A Henry Ford Hospital study has found that common asthma symptoms like waking up in the middle of the night and shortness of breath are associated with increased levels of stress and anxiety in teens with asthma.
In a small study of 38 asthma patients ages 14-17, researchers found that their average scores for stress and anxiety levels were higher than those seen in the general population.
Researchers suggest the findings are a red flag for physicians of young asthma patients.
“Because these patients may be particularly vulnerable to stress and anxiety, this information can be helpful to physicians as they counsel their patients about the importance of managing their asthma,” said Cathryn Luria, M.D., a Henry Ford fellow and the study’s lead author.
“While we found a link between asthma symptoms and stress and anxiety, it’s not clear which came first – the symptoms or the stress and anxiety. More study is needed to determine that.”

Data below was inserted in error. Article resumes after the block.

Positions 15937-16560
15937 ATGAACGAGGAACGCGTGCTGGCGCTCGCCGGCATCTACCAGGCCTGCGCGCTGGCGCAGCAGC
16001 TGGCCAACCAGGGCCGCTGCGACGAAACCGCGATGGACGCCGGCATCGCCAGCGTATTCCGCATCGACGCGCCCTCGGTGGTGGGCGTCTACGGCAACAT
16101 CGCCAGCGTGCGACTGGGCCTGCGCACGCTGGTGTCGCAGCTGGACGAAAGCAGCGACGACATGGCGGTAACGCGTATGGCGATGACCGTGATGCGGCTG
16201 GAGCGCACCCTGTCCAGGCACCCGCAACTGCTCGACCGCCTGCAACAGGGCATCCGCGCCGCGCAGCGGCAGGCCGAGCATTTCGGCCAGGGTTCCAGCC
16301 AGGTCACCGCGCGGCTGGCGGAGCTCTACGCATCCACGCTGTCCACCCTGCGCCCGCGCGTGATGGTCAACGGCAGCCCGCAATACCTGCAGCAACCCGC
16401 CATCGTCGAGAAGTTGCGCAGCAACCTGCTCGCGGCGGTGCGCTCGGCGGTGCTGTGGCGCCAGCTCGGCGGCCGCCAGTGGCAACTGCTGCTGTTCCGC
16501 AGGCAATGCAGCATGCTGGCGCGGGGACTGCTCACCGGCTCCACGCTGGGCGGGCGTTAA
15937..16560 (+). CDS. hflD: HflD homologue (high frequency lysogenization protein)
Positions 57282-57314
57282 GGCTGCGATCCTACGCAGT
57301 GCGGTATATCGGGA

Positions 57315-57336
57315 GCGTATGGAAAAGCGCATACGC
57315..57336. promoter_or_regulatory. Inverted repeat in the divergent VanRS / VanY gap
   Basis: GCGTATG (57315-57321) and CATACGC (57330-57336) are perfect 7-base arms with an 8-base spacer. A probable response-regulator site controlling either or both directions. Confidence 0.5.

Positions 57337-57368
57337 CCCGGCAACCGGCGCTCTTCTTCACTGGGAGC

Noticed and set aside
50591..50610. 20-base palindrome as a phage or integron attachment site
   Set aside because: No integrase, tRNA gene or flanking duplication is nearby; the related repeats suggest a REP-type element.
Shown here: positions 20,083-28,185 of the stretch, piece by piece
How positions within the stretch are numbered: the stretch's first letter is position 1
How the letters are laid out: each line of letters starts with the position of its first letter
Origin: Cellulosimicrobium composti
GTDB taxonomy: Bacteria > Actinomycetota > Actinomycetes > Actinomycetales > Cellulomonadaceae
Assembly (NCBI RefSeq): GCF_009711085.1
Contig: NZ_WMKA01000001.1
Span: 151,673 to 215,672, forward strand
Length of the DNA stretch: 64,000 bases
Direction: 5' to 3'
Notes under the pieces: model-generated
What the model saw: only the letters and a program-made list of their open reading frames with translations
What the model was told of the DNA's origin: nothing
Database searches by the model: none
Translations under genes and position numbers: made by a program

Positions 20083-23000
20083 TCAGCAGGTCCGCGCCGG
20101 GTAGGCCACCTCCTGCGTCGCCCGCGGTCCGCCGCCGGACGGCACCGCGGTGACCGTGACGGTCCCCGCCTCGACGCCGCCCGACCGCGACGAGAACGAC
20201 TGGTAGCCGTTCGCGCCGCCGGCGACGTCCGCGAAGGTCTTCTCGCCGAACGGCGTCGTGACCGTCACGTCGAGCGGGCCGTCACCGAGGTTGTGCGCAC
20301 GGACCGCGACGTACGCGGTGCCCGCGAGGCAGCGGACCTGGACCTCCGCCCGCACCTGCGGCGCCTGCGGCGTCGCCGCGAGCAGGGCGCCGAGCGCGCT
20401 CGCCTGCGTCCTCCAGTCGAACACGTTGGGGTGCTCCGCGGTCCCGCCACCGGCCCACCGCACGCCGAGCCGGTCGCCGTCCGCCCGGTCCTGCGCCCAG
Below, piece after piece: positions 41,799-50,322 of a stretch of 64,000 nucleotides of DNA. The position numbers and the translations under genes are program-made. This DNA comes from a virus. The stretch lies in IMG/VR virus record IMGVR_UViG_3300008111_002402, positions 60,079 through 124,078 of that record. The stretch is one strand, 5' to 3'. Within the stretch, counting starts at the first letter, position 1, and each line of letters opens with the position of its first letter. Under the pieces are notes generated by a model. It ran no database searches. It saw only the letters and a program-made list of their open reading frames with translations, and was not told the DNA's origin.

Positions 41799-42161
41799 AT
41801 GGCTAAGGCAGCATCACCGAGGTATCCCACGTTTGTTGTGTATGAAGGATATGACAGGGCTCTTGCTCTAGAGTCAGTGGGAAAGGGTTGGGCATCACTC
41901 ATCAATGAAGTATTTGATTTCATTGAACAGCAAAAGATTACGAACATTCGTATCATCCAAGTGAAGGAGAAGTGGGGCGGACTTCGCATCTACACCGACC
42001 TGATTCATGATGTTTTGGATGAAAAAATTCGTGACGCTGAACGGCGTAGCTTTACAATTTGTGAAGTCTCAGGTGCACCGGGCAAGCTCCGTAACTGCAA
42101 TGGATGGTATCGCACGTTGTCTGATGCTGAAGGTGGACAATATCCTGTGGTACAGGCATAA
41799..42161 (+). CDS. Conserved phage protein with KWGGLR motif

The study is being presented at the American Academy of Allergy, Asthma and Immunology’s annual meeting.
Asthma affects an estimated 25.7 million people, including 7 million children ages 18 and under, according to the Centers for Disease and Control Prevention. While the cause of asthma is unknown, most people can control their symptoms with medication.
While emotional disorders like anxiety are associated with people with asthma, Dr. Luria and researchers sought to evaluate that association in a more defined patient population like adolescents. Data was collected from well-child visits and a questionnaire completed by the teens.
Key findings include: Waking up with symptoms, waking up in the middle of the night, activity limitations and shortness of breath were asthma symptoms linked to increased stress levels; and waking up with symptoms and waking up in the middle of the night were asthma symptoms linked to increased anxiety levels.